To Protect Your Miles, Be Careful How You Book

Earlier this month, American Airlines announced that beginning May 1, it will require travelers to book directly with the airline, partner airlines or “preferred travel agencies” in order to receive points in its loyalty program.

The unprecedented move confused many travelers eager to protect their mileage currency, prompting posts like this one on X: “@AmericanAir your news about earning miles/loyalty points is a bit concerning — we’re loyal to you no matter who we book through!”

In an email, a representative of the airline said that the approved list of travel agencies would not be published until April.

While there is much to be determined about the new policy, a battle for customers between the airline and third-party ticket sellers, which includes online travel agencies like Orbitz, has emerged. Here’s what travelers should know before booking their next flight.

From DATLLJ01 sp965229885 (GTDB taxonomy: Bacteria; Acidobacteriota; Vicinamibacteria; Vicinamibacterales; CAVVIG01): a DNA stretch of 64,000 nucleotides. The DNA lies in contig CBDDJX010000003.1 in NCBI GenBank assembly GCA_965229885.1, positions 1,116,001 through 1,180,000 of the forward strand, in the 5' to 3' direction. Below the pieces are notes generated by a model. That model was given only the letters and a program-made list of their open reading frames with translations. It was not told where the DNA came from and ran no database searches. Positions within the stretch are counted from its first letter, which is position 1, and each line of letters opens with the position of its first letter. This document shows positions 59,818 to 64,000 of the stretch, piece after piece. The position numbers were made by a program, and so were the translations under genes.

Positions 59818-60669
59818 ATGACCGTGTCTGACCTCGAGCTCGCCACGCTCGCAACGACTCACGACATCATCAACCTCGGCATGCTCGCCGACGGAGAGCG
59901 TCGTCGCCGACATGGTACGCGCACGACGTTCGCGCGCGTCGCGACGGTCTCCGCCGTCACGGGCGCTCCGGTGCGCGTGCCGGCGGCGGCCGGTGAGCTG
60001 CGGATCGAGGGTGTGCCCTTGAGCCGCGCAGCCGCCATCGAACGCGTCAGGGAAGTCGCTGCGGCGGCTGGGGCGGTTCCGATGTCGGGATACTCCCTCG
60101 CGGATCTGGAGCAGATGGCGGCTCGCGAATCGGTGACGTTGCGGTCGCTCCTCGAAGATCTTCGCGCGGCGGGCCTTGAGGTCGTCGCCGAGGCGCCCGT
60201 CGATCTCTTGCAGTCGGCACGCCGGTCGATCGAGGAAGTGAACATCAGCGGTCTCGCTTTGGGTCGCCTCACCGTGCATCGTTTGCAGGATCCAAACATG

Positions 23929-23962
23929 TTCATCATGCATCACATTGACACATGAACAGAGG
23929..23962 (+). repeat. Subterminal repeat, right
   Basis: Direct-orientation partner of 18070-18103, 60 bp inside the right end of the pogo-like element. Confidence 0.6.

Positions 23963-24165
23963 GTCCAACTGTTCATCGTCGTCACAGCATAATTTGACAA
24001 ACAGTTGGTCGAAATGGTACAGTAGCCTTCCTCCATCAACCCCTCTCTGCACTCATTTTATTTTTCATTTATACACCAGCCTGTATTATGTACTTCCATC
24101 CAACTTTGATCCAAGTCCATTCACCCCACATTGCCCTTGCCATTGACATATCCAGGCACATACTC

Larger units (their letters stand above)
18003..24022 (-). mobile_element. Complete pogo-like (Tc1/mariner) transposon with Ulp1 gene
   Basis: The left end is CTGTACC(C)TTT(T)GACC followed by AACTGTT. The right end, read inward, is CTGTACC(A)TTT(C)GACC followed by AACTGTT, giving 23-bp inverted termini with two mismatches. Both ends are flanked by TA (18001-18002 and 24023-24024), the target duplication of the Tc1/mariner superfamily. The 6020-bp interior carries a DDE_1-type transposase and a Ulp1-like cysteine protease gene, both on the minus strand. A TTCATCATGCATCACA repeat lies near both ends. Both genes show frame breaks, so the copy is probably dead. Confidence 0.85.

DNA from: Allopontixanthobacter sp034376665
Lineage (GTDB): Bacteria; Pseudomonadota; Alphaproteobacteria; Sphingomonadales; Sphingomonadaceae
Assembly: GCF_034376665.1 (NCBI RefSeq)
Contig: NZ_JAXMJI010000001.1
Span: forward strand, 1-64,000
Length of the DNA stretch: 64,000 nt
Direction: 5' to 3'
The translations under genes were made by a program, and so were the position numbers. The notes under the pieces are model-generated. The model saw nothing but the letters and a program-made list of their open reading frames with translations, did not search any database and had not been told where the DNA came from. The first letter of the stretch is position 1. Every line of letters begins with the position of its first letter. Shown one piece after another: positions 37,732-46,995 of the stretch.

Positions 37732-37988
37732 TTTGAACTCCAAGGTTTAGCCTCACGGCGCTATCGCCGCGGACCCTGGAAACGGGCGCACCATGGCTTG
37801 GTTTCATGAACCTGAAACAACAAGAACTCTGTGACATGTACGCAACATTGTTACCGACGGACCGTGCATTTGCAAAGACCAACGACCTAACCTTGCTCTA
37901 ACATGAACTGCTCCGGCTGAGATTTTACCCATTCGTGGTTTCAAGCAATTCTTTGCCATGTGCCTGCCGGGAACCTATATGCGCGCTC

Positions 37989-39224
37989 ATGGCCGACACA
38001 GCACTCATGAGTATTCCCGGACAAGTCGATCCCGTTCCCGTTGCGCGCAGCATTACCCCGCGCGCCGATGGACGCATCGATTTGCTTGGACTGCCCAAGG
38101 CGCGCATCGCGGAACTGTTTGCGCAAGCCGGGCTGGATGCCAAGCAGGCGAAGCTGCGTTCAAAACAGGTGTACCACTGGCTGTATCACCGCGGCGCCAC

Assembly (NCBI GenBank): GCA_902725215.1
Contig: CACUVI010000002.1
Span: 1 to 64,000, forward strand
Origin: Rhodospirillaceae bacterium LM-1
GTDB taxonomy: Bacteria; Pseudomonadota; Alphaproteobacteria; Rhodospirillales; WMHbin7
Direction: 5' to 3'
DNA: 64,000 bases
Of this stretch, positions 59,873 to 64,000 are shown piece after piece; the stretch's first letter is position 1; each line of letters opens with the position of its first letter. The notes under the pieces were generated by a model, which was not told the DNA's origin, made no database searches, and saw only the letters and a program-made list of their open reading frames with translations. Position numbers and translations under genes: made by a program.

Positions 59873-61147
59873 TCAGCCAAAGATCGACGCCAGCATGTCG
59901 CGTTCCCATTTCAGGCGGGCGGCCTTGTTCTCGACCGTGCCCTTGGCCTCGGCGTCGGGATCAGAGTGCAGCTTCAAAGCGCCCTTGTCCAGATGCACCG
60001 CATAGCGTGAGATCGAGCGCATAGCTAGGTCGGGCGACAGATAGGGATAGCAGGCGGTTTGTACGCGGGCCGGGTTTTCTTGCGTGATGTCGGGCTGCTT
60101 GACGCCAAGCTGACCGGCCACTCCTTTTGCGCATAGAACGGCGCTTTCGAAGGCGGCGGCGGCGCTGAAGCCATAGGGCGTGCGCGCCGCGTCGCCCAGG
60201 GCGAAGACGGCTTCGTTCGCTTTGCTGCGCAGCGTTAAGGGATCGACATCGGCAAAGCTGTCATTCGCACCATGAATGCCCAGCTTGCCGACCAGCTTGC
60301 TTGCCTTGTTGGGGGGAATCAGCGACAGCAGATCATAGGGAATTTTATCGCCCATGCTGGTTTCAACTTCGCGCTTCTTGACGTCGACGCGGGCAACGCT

What are the new points rules at American?

Currently, the biggest domestic carriers — including Delta Air Lines, United Airlines, Southwest Airlines and American — award points and miles to members of their loyalty programs on most tickets regardless of where they are sold.

American’s new rules state that in order to receive miles and points, travelers must book through its website, a Oneworld partner airline or approved travel agencies (with exceptions for those enrolled in its business program, which targets small companies, or with a corporate contract).

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